Increased Hepatitis E Virus Seroprevalence Correlates with Lower CD4+Cell Counts in HIV-Infected Persons in Argentina

Jose Debes, MM Wassaf, MB Pisano, MB Isa, M Lotto, LG Marianelli, N Frassone, E Ballari, PR Bohjanen, Bettina Hansen, V Re

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Hepatitis E virus (HEV) is a single-stranded RNA virus that can cause hepatitis in an epidemic fashion. HEV usually causes asymptomatic or limited acute infections in immunocompetent individuals, whereas in immunosuppressed individuals such as transplant recipients, HEV can cause chronic infections. The risks and outcomes of HEV co-infection in patients infected with human immunodeficiency virus (HIV) are poorly characterized. We used a third generation immunoassay to measure serum IgG antibodies specific for HEV in 204 HIV-infected individuals from Argentina and a control group of 433 HIV-negative individuals. We found 15 of 204 (7.3%, 95% CI 3.74-10.96%) individuals in the HIV-positive group to have positive HEV IgG levels suggestive of previous infection, compared to 19 of 433 (4.4%, 95% CI 2.5-6.3%) individuals in the HIV-negative control group (p = 0.12). Among HIV-positive individuals, those with HEV seropositivity had lower CD4 counts compared to those that were HEV seronegative (average CD4 count of 234 vs 422 mm(3), p = 0.01), indicating that patients with lower CD4 counts were more likely to be HEV IgG positive. Moreover, HEV seropositivity in patients with CD4 counts <200 mm(3) was 16%, compared to 4.5% in those with CD4 counts >200 mm(3) (p = 0.012). We found a positive PCR result for HEV in one individual. Our study found that increased seroprevalence of HEV IgG correlated with lower CD4 counts in HIV-infected patients in Argentina.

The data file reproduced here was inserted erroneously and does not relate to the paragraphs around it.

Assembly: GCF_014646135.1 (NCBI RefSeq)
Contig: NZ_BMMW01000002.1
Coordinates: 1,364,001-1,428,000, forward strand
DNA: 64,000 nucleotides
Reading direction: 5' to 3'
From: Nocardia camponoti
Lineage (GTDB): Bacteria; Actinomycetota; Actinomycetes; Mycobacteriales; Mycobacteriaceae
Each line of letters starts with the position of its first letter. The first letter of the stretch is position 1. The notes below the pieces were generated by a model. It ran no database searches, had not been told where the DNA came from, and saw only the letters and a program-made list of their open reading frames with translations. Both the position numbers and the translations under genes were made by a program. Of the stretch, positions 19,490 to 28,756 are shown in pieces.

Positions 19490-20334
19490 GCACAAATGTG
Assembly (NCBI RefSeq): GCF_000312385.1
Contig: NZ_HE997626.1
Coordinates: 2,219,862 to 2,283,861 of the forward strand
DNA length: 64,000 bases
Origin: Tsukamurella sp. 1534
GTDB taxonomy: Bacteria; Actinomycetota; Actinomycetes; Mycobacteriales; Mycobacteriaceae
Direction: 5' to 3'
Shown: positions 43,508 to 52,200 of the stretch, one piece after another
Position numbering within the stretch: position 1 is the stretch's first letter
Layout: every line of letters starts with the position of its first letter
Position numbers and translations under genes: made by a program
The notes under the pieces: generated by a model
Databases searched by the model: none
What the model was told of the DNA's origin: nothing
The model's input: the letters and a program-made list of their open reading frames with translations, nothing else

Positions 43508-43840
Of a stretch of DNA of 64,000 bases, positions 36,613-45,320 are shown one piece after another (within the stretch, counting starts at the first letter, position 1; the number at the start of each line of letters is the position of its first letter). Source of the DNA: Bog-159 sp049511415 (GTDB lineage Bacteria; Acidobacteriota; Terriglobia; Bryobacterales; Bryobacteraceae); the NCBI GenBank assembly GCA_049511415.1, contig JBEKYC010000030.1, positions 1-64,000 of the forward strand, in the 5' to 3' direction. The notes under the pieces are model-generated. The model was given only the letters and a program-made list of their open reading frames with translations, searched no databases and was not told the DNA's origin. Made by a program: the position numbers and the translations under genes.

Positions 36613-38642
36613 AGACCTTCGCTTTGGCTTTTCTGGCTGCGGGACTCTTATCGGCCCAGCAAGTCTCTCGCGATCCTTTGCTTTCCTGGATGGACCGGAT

Original languageUndefined/Unknown
JournalPLoS One (print)
Issue number7
Publication statusPublished - 2016

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